Joining up health and social care: improving value for money across the interface

Document type
Briefing
Corporate author(s)
Audit Commission for Local Authorities and the National Health Service in England
Publisher
Audit Commission
Date of publication
1 December 2011
Subject(s)
Health Services, Social Work, Social Care and Social Services
Collection
Social welfare
Material type
Reports

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The NHS and councils need to make significant savings over the next three years. Integrated working across health and social care offers opportunities for efficiencies and improvements to services. This briefing focuses on older people with one or more long-term conditions, and is aimed at commissioners of health and social care, and the emerging health and wellbeing boards and clinical commissioning groups proposed in the Health and Social Care Bill. It sets out the potential areas for local action; the questions local commissioners should ask themselves and the evidence that may help find answers; potential indicators for identifying areas for improvement and for tracking progress; and what the national data suggests in these key areas. The proposed new health and wellbeing boards will have a strategic role to play in providing leadership and building the local picture. Without integrated working there is a risk of duplication and cost-shunting where savings made by one organisation or sector create costs for others, and people are less likely to receive the best care.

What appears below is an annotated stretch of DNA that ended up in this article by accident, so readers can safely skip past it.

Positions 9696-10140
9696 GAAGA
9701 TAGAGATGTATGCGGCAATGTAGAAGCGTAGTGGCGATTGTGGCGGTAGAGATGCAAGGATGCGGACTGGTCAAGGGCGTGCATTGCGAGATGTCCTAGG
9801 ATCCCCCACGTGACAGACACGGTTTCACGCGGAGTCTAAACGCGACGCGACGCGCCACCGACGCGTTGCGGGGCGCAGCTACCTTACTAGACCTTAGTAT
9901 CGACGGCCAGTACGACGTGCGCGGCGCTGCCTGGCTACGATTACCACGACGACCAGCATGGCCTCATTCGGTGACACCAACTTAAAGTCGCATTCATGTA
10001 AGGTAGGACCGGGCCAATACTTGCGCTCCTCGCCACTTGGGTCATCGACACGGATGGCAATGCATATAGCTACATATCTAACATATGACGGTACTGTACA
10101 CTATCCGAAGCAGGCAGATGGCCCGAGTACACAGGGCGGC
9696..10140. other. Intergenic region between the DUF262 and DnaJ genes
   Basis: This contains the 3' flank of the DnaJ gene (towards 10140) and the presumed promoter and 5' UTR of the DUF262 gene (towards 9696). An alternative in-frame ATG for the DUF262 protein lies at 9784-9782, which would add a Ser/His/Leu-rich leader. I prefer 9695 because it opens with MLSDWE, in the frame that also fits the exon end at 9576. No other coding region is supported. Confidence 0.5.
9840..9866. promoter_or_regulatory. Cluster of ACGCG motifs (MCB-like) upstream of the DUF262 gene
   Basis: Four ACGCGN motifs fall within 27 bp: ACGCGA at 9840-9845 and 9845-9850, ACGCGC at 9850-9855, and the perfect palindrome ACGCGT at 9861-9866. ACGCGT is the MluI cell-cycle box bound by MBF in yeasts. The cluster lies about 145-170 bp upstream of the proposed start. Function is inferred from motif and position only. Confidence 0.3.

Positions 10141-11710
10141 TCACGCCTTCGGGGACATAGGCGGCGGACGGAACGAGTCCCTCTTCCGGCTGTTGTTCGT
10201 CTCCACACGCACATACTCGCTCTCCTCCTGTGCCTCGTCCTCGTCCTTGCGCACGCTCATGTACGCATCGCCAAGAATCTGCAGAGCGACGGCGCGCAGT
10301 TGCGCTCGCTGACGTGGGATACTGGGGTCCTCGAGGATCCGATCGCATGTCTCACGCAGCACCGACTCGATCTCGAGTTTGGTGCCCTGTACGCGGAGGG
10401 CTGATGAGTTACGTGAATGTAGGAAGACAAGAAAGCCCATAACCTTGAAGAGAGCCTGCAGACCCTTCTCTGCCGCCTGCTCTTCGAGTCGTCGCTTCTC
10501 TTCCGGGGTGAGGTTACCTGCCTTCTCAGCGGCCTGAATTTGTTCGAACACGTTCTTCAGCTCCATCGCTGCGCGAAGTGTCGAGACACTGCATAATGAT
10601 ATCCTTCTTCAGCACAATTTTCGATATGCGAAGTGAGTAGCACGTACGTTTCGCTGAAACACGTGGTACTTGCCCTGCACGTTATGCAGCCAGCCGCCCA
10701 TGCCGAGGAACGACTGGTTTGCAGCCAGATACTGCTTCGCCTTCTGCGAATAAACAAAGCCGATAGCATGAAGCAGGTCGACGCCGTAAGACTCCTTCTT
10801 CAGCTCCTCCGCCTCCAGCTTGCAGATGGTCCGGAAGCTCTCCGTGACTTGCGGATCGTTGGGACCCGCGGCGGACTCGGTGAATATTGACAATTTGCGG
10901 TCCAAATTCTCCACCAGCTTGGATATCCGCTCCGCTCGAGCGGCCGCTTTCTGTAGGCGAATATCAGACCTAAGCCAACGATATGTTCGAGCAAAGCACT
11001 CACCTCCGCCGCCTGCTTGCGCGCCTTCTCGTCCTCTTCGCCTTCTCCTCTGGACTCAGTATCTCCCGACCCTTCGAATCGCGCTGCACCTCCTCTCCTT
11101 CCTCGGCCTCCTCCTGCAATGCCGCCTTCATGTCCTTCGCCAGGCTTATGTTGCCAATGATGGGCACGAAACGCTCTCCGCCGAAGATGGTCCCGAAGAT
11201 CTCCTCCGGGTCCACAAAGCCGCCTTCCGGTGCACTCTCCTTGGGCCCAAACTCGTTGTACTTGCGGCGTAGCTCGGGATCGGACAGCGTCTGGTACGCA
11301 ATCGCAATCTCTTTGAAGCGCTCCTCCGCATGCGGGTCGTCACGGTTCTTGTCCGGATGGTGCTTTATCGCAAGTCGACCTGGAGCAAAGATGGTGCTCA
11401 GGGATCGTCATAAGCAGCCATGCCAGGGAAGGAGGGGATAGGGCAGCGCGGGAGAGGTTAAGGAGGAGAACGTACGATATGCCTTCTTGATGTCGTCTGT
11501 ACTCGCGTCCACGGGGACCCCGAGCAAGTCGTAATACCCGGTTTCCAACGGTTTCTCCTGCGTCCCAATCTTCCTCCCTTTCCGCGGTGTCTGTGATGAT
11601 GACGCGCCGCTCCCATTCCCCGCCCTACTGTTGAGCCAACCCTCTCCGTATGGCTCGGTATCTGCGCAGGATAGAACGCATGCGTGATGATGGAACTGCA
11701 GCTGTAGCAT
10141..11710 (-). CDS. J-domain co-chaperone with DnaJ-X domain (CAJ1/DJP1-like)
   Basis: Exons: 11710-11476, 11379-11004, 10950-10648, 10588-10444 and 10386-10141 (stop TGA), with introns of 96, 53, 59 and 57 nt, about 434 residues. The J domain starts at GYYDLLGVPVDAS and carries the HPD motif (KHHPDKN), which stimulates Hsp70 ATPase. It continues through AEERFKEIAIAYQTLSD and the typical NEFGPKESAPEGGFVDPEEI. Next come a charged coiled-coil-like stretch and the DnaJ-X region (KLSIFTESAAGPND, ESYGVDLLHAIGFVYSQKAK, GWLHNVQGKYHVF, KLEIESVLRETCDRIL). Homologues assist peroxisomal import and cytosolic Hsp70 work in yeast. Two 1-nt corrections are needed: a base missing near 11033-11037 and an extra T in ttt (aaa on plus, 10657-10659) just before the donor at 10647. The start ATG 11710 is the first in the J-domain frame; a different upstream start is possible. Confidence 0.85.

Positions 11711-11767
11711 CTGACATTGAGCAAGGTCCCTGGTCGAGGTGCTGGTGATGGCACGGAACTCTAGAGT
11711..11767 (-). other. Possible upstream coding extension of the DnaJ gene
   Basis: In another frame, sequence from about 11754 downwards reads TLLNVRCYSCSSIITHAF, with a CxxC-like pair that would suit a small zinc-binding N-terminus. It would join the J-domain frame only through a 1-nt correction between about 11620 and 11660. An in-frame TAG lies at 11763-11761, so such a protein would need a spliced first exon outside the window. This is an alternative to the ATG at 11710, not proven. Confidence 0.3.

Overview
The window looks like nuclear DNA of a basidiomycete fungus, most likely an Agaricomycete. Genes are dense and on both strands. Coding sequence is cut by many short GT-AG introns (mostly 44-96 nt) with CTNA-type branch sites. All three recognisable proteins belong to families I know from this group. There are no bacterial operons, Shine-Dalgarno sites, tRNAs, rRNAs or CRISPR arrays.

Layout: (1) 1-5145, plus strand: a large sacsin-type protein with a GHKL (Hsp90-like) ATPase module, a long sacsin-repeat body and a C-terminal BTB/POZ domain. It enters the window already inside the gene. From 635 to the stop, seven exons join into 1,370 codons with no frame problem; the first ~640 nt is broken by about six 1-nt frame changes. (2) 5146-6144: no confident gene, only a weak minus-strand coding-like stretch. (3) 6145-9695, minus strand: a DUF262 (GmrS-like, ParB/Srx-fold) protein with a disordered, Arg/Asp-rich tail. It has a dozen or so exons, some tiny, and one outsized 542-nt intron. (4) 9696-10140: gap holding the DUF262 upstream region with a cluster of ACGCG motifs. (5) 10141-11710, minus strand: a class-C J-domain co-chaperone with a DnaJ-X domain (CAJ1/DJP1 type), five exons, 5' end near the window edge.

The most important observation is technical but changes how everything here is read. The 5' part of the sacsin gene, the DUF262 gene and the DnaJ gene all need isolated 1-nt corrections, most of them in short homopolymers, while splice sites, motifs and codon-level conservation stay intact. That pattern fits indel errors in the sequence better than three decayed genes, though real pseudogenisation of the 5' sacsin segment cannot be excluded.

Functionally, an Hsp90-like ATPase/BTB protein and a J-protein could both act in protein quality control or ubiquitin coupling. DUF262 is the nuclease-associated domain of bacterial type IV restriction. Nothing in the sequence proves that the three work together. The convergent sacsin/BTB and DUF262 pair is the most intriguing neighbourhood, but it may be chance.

Partnerships should use existing data sets to identify areas for joint action and to track progress. These include emergency admissions to hospital for people aged 65 and over; emergency bed days for people aged 65 and over; admissions to residential or nursing care direct from hospital; and the numbers of people dying at home.

The briefing estimates that primary care trusts could save £132 million a year if all the areas with high emergency admissions, after taking account of their population's characteristics, reduced activity to match the current national average.

Case studies show how some areas have embraced partnership working and used local data and benchmarking to establish how and where to make improvements. NHS and social care partnerships can benchmark their performance against others by using the tool that accompanies the briefing.